HOW CIVIL CONFLICT DISRUPTS THE ECONOMY: New evidence from the West Bank and Gaza

01 Nov 2018

Conflict in Palestine in the early 2000s had a devastating effect on the economy, largely because local manufacturing firms were unable to get access to the inputs they needed from foreign markets. That is the central finding of research by Francesco Amodio and Michele Di Maio, published in the November 2018 issue of the Economic Journal.

Their study shows that Palestinian firms’ increased difficulty in accessing foreign inputs was only partially driven by the temporary closure of borders enforced by the Israeli authorities. Instead, it was due to a change in the terms of transaction between firms and their foreign trade partners. The uncertainty due to political instability made foreign suppliers less willing to sell inputs on credit, thereby limiting the opportunities for trade.

The authors calculate that more than 70% of the total fall in the value of manufacturing output during the Second Intifada (2000-2006) can be attributed to the negative effect of conflict on access to foreign input markets. This result has clear implications for policy: once internal warfare is over, policies that quickly restore international trade and the means by which it is financed can be very effective in fostering economic growth.

Civil conflicts have devastating economic consequences. Comparing countries over time, the data clearly show that internal warfare is associated with lower economic output, lower investment and lower growth.

The mechanisms through which conflict affects the economy are many and not easily separable. Some are obvious, such as the disruption of infrastructures. Others are more complex, such as capital outflows due to increased uncertainty linked to political instability.

Understanding the relevance of each of these channels separately is important in the design of effective post-conflict recovery policies. Once the conflict is over, and government resources are scarce, what should be the priorities? For example, should the government rebuild major infrastructures first, or instead subsidise access to capital for private firms?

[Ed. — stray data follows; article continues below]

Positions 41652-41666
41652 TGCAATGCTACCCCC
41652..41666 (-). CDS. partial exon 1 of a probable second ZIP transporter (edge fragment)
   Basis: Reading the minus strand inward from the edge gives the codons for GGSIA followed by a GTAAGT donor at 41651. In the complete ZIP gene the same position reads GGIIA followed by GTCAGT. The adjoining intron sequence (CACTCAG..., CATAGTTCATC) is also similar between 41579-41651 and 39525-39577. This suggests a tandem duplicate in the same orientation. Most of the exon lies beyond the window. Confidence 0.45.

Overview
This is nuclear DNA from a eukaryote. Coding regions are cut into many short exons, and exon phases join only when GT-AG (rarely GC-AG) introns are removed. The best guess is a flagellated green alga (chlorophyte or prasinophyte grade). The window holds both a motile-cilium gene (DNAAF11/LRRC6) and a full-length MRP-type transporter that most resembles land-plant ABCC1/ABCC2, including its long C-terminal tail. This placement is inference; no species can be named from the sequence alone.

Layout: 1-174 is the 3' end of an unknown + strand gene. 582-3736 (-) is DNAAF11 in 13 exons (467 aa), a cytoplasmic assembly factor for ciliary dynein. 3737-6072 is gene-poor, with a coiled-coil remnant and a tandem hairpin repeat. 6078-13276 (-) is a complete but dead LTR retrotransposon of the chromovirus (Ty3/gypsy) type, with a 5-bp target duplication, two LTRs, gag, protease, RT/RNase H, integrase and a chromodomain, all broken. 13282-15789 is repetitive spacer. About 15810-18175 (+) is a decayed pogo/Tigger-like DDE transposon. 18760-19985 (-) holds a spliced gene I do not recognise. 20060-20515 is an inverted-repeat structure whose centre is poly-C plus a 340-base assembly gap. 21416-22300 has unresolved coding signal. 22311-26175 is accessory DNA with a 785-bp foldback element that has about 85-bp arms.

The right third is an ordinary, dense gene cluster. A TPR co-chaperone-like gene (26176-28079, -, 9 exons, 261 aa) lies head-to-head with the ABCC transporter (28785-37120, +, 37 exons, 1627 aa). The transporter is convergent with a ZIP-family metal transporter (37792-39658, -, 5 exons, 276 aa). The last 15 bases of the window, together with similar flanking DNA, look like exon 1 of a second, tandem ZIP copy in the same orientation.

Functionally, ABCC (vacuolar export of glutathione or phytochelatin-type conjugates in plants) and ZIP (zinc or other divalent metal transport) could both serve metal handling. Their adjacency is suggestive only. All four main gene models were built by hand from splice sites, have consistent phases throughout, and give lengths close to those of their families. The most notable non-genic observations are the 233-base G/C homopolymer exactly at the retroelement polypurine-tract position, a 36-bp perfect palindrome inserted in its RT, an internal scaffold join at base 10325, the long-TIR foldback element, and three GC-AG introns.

Using the Israeli-Palestinian conflict as a case study, the new study provides some answers. The violence that erupted during the Second Intifada (2000-2006) had catastrophic consequences for the economy of the occupied Palestinian territory. This can be clearly seen in Figure 1, which shows that GDP fell by more than 20% between 2000 and 2002.

The researchers use a comprehensive dataset on Palestinian firms to investigate the precise ways in which the conflict affected their operations. The results indicate that Palestinian manufacturing firms were mainly affected by their inability to access foreign markets for necessary inputs.

Indeed, firms located in districts where the conflict was more intense – as measured by the number of Palestinian fatalities – were forced to substitute foreign materials with locally produced ones in production. This negatively affected the value of their final output.

Perhaps more importantly, the results also show that the increased difficulty in accessing foreign inputs was only partially driven by the temporary closure of borders enforced by the Israeli authorities.

Instead, it was due to a change in the terms of transaction between Palestinian firms and foreign trade partners. The uncertainty due to political instability made foreign suppliers less willing to sell inputs on credit, thereby limiting the opportunities for Palestinian firms to engage in international trade.

The authors calculate that more than 70% of the total fall in the value of manufacturing output in the period can be attributed to the negative effect of conflict on access to foreign input markets.

This result has clear implications for policy: once internal warfare is over, policies that quickly restore international trade and the means by which it is financed can be very effective in fostering economic growth.

Making Do With What You Have: Conflict, Input Misallocation and Firm Performance’ by Francesco Amodio and Michele Di Maio is published in the November 2018 issue of the Economic Journal.